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Katalog Evreiskikh Rukopisei
SPbF IV RAN
SPbF IV RAN
[Catalog of Jewish Manuscripts
In the Institute of Oriental Studies]
This work catalogs the well-known collection of Jewish manuscripts in the St. Petersburg branch of the Institute of Oriental Studies of the Russian Academy of Sciences (known as the Asiatic Museum before 1930). The work was compiled by Dr. Iona Gintsburg, who died in 1942 during the Nazi siege of Leningrad. Since his death the catalog has remained in manuscript form, making the collection virtually inaccessible. The catalog has now been revised and corrected for publication by specialists of the Institute and has been published for the first time by Ross Publishing Inc.
The catalog contains descriptions of 964 titles in the following order:
• Biblical literature (nos. 1-83)
• Philology (nos. 84-166)
• Exegesis (nos. 167-357)
• Philosophy, Ethics, Logic, other branches of scholarship (nos. 358-599)
• Kabbalah (nos. 600-662)
• Theology (nos. 663-964)
Each entry includes the size of the manuscript, number of pages, type of binding and period from which the manuscript dates. When it was possible, the compiler listed the names of copyists and provenance. The title of each manuscript is listed in Hebrew, while the descriptions are in Russian. The work includes a Foreword by Professor Yuri Petrosyan, an Introduction by Dr. Klavdia Starkova, and was edited for publication by Boris Zaikovsky, Curator of the Hebrew Collection of the Russian National Library.
Publication date: 10/15/03............................................$80
Hardbound, 8.5x11", ix + 201 pp, ISBN 0-88354-276-5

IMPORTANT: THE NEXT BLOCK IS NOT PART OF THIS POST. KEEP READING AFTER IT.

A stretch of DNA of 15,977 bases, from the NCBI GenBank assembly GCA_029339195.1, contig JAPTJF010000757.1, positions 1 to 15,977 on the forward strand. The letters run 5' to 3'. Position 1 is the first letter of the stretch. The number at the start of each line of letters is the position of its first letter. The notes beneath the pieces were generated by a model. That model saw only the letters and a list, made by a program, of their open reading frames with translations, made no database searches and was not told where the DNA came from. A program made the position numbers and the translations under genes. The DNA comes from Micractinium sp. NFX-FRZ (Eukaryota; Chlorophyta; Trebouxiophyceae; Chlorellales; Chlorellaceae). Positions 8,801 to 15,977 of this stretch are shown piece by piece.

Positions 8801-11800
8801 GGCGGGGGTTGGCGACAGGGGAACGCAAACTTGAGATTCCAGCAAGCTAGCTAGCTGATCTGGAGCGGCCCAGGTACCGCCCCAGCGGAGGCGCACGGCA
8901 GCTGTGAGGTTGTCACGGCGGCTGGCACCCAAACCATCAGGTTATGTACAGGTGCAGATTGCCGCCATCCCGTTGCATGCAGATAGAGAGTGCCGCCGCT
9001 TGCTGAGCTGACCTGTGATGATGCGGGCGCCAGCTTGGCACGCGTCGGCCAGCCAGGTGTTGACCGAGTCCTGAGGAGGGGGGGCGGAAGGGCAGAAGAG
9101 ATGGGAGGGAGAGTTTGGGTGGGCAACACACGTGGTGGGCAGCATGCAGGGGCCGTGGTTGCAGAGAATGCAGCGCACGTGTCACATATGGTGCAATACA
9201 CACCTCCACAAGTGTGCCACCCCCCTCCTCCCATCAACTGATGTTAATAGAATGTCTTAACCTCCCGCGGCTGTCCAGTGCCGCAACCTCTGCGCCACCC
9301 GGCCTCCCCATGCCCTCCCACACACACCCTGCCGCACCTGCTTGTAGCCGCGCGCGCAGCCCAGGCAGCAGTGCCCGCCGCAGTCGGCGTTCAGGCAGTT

Catalog of Jewish Manuscripts is Published 40 Years after Death of Author
In the 1930s and early 1940s, a dedicated Russian-Jewish
bibliographer, I. I. Gintsburg, labored relentlessly
on his magnum opus, a catalog of the Jewish manuscripts he found in the
Gintsburg's death, which occurred during the most trying days of the siege, prevented him from publishing his most important work. Although he did everything in his power to polish the work and leave it in a state suitable for publication, and although it was prepared for publication by other scholars several times over the ensuing decades, until now it had never been published. The title of each manuscript is listed in Hebrew, while the descriptions are in Russian.
Iona Iosifovich (Osipovich) Gintsburg was born in
Despite his advanced age, Gintsburg
was still intensely engaged in his research throughout the 1930s, almost as if
he were making up for lost time. By
early 1941 Gintsburg's Catalog was nearly
finished. However, his health was in
decline, and by the onset of winter he was no longer able to leave the house.
In April of 1942, at age 70, Iona Gintsburg died and
was laid to rest in
Of all Gintsburg's works that have survived him, the most enduring is his Catalog of Jewish Manuscripts, a work that tangibly illustrates his dedication and his love for the literature of his people. He spent five years (1936-1941) creating a systematic description of the entire collection as it existed at that time, which was only possible due to his matchless abilities and exhaustive knowledge of Jewish literature, the study of which consumed his entire life despite the many barriers and difficulties he encountered along the way.
Jewish Collection in The
By 1863 the Jewish Division of the
1. Judeo-Persian manuscripts from Teheran, 1898, 16 items;
2. Manuscript collection from the library of Professor D.A. Khvol'son, 1909, 40 items;
3. Judeo-Persian collection from
4. Manuscripts from Karasubazar in the Hebrew and Karaim-Tatar languages, 1930, 53 pieces (manuscripts, fragments and one scroll);
5. The most recent and largest collection of manuscripts (approximately 1,000 titles) in Hebrew, Arabic, and Karaim-Tatar from the Karaim National Library in Eupatoria in 1931.
The majority of manuscripts are furnished with Masoretic notations in the margins, vocalization,
punctuation and accentuation, which is of great interest for studying the
history of their appearance and development. One codex of the later prophets (D
62) written on crude parchment bears the date 707 AD and has the aforementioned
features. There are two complete Hebrew Bible codices of the 12th Century on
parchment (A 211) and one from Damascus dated 1280 (D66). The annotations on several of them have great
historical value. All of the manuscripts
are available on microfilm from the